Citizens purchase red lanterns at a festive fair in Yinchuan, northwest China's Ningxia Hui Autonomous Region, Jan. 29, 2022. The Spring Festival falls on Feb. 1 this year. (Photo by Liu Yufei/Xinhua)
YINCHUAN, Feb. 9 (Xinhua)-- As a Pakistani son-in-law in China, Murad Haider, 36, is quite familiar with the Spring Festival as he spent this Lunar New Year's Eve just like before: watching the Spring Festival Gala, making dumplings and enjoying a family reunion dinner.
"I made dumplings quite well, and it's fantastic for family members to build stronger family ties during the family reunion dinner," said Haider.
Murad comes from northeast Pakistan's Rawalpindi, a city near the capital Islamabad. He has lived in Yinchuan, the capital city of northwest China's Ningxia Hui Autonomous Region, for about 15 years since he came to Ningxia University for Chinese language learning in 2007.
After obtaining his master's degree, Haider also harvested his sweet love for this foreign country and got married to a Ningxia local in 2013.
As a centuries-long tradition in China, the Spring Festival, also known as Chinese Lunar New Year, is a significant occasion for family reunions. Haider, deeply influenced by the traditional Chinese culture, used to travel back to Pakistan with his wife and 7-year-old daughter during the festival, and he would do the same this year if it were not for the pandemic.
"I haven't reunited with my family in Pakistan for two years," said the man. "I miss them, but I'm not lonely at all, because I have family and friends in Ningxia too."
Just like Murad Haider, Nawaz Shah, hailing from northwest Pakistan's Malakand, is another China hand. He has been studying and living in China for 11 years and is now a postgraduate student at Ningxia Medical University.
Nawaz Shah has been to over 20 cities across China. He visited Harbin Ice-Snow World and was impressed with the vivid ice sculptures. He also traveled to south China's Hainan Province for a trip which he described as "entering warm spring after a three-hour flight in a thick down jacket."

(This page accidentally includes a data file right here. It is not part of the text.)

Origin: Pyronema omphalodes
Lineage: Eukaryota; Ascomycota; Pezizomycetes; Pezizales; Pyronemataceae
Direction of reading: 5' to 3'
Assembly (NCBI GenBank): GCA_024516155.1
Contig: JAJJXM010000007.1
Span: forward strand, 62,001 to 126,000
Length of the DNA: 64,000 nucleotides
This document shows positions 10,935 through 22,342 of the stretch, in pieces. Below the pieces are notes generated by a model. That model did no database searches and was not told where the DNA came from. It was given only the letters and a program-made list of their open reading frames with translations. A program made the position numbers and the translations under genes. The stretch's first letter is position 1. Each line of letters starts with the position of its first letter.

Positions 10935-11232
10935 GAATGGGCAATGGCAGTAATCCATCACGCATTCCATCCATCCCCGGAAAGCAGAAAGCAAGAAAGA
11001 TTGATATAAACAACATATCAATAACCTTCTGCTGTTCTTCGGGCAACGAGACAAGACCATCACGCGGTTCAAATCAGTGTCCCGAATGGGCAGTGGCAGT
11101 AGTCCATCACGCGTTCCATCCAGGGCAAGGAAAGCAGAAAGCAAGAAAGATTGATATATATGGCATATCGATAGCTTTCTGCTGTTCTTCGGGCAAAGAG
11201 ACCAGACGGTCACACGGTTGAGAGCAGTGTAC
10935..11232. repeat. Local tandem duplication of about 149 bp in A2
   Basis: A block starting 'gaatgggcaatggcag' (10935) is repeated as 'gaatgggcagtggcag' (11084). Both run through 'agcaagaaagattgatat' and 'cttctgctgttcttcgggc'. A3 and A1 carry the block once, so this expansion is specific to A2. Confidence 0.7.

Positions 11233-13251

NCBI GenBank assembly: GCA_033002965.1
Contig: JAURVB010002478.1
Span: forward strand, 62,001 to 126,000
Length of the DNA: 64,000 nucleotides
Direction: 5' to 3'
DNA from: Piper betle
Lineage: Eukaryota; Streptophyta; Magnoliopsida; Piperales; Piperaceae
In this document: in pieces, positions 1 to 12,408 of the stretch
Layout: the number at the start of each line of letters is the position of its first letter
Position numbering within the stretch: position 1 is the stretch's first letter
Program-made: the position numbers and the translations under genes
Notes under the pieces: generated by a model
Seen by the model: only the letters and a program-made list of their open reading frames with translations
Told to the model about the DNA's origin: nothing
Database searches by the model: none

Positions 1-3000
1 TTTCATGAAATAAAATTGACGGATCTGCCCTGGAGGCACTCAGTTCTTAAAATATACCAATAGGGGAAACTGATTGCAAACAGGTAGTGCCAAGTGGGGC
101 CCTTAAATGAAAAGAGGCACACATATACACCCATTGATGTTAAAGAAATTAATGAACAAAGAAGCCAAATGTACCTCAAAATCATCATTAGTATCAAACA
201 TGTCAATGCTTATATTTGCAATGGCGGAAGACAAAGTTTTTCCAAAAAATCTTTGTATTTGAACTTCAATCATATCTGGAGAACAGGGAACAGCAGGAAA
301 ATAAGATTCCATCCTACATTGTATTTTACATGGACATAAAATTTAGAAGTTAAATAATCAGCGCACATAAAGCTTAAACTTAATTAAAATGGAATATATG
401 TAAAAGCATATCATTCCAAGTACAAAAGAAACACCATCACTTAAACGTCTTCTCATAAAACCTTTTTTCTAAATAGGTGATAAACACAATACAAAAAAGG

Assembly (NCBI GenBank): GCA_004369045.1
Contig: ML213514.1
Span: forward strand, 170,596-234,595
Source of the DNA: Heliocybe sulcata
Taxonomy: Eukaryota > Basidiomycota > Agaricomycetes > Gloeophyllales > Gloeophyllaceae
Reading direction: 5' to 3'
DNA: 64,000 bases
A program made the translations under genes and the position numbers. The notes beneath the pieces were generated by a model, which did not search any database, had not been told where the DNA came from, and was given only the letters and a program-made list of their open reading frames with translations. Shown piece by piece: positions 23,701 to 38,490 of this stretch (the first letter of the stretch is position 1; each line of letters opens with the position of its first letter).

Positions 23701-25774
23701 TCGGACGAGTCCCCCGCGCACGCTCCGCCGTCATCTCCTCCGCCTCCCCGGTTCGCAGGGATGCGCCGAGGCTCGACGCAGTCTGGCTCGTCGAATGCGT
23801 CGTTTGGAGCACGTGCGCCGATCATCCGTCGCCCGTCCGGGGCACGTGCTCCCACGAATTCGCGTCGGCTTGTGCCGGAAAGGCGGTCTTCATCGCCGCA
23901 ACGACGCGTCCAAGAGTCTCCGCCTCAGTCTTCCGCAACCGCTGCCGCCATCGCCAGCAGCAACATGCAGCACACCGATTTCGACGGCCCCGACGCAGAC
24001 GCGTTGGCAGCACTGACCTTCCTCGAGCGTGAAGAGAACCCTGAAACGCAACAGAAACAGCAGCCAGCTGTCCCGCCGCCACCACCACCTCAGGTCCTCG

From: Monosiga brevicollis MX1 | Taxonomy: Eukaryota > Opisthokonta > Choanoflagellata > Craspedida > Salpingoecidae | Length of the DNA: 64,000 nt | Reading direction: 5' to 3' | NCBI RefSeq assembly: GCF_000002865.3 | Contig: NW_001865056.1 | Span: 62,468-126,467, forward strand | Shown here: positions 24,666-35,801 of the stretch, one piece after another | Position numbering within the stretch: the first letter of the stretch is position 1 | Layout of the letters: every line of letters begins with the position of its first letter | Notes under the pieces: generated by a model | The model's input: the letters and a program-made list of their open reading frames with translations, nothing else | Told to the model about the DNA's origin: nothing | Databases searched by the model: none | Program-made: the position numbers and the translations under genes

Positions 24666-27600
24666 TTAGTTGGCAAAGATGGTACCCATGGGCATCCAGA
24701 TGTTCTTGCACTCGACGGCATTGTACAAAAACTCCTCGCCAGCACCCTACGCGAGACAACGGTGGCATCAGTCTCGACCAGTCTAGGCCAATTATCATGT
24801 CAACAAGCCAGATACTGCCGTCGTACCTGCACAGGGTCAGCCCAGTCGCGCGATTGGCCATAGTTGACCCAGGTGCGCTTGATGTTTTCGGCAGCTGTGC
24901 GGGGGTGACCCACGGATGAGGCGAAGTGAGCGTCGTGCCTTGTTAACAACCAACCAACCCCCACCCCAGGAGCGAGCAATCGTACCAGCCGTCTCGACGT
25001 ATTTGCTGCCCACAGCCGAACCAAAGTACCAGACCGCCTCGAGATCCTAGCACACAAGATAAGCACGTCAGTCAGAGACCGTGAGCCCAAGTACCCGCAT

He is quite familiar with China, as well as the Spring Festival. Nawaz Shah recalled the big surprise of receiving a red packet when he was invited to a friend's home in a village of central China's Henan Province.
"I know the Chinese elders would give the young generation lucky money or red packets during the festival, but I hadn't expected I could have one," said Nawaz Shah. "I felt touched and would never forget the day."
Zafar Iqbal, a Pakistani expert in Ningxia Academy of Agricultural and Forestry Sciences, was also impressed about the big day for the Chinese. Because of the pandemic, he also chose to stay in China during the Spring Festival holiday.
"I have experienced and witnessed many spring festivals during my stay in Ningxia. During the festival, people would exchange gifts, give red packets, visit friends and spend a joyful time with family members," said Iqbal.
Having worked in many places in Europe, Africa and Asia, he still likes China's Ningxia best. "Ningxia has a beautiful landscape, spanning from wetlands to mountains, rivers to deserts, green fields to well established and well planned city centers. Everything looks to me like a wonderland."
This year, Iqbal spent the festival with his Chinese friends, enjoying pleasant chat time just like their family members.
In order to help the foreigners enrich their holiday life, the regional government of Ningxia has organized a series of celebration activities, inviting foreign experts to experience traditional Chinese art including paper-cutting and ink painting.
"I experienced paper cutting this year, it feels to me like a wonderful piece of art which I experienced for the first time in my life," said Zafar Iqbal. "I also tried to hold the pen and write the Chinese characters, and to play traditional Chinese music instruments. That was so much fun."
Along with the celebrations, the Pakistanis didn't forget to make new year's wishes. Zafar Iqbal hopes that the pandemic could go away so that he could go back to Pakistan for a family reunion, while Nawaz Shah wishes he could be like a tiger with a stronger body and will, and achieve academic excellence.
"I hope my families could live a happy life, and wish them good health and wealth," smiled Murad Haider. ■